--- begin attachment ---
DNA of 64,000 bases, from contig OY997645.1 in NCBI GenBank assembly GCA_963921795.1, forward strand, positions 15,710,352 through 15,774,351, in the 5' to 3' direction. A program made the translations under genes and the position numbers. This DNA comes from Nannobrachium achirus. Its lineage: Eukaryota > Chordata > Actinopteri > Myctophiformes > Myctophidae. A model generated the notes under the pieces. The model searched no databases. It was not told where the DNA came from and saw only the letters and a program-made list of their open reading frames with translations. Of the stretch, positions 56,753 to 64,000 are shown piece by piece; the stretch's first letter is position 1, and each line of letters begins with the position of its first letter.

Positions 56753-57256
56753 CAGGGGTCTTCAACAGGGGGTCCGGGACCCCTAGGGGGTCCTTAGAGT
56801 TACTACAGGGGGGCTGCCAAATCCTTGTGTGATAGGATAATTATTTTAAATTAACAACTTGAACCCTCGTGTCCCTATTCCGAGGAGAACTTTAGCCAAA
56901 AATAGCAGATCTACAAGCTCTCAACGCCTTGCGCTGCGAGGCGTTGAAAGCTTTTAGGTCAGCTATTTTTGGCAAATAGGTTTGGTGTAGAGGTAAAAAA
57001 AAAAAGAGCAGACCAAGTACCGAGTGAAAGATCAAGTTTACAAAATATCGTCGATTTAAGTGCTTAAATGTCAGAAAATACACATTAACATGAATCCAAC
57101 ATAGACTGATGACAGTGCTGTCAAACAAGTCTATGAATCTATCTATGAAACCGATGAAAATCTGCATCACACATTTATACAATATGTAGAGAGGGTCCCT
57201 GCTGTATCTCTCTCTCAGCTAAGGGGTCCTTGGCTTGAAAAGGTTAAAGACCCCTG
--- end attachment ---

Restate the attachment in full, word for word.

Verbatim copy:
DNA of 64,000 bases, from contig OY997645.1 in NCBI GenBank assembly GCA_963921795.1, forward strand, positions 15,710,352 through 15,774,351, in the 5' to 3' direction. A program made the translations under genes and the position numbers. This DNA comes from Nannobrachium achirus. Its lineage: Eukaryota > Chordata > Actinopteri > Myctophiformes > Myctophidae. A model generated the notes under the pieces. The model searched no databases. It was not told where the DNA came from and saw only the letters and a program-made list of their open reading frames with translations. Of the stretch, positions 56,753 to 64,000 are shown piece by piece; the stretch's first letter is position 1, and each line of letters begins with the position of its first letter.

Positions 56753-57256
56753 CAGGGGTCTTCAACAGGGGGTCCGGGACCCCTAGGGGGTCCTTAGAGT
56801 TACTACAGGGGGGCTGCCAAATCCTTGTGTGATAGGATAATTATTTTAAATTAACAACTTGAACCCTCGTGTCCCTATTCCGAGGAGAACTTTAGCCAAA
56901 AATAGCAGATCTACAAGCTCTCAACGCCTTGCGCTGCGAGGCGTTGAAAGCTTTTAGGTCAGCTATTTTTGGCAAATAGGTTTGGTGTAGAGGTAAAAAA
57001 AAAAAGAGCAGACCAAGTACCGAGTGAAAGATCAAGTTTACAAAATATCGTCGATTTAAGTGCTTAAATGTCAGAAAATACACATTAACATGAATCCAAC
57101 ATAGACTGATGACAGTGCTGTCAAACAAGTCTATGAATCTATCTATGAAACCGATGAAAATCTGCATCACACATTTATACAATATGTAGAGAGGGTCCCT
57201 GCTGTATCTCTCTCTCAGCTAAGGGGTCCTTGGCTTGAAAAGGTTAAAGACCCCTG